Lawsuit Filed Over Open Records Format

It will be interesting to see the results of this suit.

Bill Lueders, the president of the Wisconsin Freedom of Information Council and a longtime reporter, filed a suit against Krug (R-Nekoosa) on Friday in Dane County after the legislator refused to provide him with an electronic copy of records in addition to paper copies. Electronic copies are easier to search through than paper copies.

The open records law must be “construed in every instance with a presumption of complete public access, consistent with the conduct of governmental business,” according to the state statute.

“We think that it is clear that requesters are entitled to records in electronic format. I was told ‘no,’ and I think that’s a problem,” Lueders said.

In an emailed statement, Krug said that since he was elected in 2010, he has “fully complied” with all open records requests his office has received.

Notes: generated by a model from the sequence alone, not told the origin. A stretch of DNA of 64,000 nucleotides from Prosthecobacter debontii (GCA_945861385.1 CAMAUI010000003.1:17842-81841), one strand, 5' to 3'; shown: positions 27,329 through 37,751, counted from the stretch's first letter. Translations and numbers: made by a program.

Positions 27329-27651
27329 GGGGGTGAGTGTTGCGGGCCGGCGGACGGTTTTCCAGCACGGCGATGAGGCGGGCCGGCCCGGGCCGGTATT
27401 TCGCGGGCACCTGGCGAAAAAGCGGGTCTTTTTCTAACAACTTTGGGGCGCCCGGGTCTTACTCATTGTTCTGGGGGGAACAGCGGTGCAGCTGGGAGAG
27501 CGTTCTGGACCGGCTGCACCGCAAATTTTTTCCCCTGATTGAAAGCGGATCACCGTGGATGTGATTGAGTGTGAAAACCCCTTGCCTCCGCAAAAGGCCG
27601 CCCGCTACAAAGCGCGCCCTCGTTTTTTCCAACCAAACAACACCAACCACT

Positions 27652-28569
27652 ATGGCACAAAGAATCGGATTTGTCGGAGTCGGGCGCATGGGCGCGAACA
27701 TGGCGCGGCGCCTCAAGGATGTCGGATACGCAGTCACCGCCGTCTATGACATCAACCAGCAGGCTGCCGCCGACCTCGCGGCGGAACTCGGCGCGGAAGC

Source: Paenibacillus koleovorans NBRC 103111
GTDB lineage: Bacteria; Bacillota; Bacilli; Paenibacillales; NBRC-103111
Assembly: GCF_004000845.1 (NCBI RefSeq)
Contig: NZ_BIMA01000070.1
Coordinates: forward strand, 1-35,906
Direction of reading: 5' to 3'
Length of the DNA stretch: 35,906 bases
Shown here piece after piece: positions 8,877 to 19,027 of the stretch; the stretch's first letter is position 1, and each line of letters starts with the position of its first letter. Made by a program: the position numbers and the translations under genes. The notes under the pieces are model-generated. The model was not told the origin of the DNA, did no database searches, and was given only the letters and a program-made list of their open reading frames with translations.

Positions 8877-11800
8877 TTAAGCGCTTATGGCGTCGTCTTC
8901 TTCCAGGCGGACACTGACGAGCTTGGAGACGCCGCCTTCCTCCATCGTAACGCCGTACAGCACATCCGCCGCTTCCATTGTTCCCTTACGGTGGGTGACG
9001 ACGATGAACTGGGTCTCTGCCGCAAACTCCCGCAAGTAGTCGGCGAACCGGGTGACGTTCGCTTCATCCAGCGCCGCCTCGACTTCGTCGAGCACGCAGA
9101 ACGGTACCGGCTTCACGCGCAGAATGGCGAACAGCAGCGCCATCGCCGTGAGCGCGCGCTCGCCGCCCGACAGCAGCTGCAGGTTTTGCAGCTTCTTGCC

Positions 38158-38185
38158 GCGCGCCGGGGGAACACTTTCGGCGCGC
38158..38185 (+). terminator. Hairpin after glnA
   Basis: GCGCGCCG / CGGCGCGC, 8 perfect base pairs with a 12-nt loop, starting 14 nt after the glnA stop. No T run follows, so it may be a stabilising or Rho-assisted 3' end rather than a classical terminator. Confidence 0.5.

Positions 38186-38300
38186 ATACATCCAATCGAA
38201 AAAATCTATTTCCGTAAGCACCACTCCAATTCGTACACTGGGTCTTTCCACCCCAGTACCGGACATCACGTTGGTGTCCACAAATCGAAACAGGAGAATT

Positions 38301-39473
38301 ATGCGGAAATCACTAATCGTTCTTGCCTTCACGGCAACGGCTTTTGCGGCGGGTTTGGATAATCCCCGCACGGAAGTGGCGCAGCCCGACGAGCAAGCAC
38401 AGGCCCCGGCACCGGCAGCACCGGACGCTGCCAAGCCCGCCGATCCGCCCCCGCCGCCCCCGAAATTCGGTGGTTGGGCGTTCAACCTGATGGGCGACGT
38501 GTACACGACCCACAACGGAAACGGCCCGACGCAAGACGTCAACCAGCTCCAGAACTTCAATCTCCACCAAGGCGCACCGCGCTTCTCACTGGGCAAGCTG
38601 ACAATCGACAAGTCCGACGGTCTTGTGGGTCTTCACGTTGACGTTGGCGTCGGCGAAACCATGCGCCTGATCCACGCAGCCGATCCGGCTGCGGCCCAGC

“The open records request from Bill Lueders was properly fulfilled and followed the law,” he said.

This has been an annoyance of mine for years. Every time I do an open records request for emails, they responding body insists on printing them even though I always ask for them in electronic format. One government body told me once that they do that because they make a copy of what they give me to make sure they have a record of what was given to me – just in case I decide to alter it or something. That seems like a pretty flimsy excuse.

I’ve always suspected that the real reason is to make it more of a pain for people asking for records. A government body is entitled to charge the person asking for records for reasonable fees associated with fulfilling the request. This is often 25 ot 50 cents per printed page, so a request that totals a few thousand pages can really add up quickly. Also, as Lueders points out, it makes it impossible to search through documents for key words and such.

So while Krug is right in so far as he did comply with the law and did do it in such a way that is commonplace across Wisconsin, the normal way in which open records requests are answered is unnecessarily difficult for citizens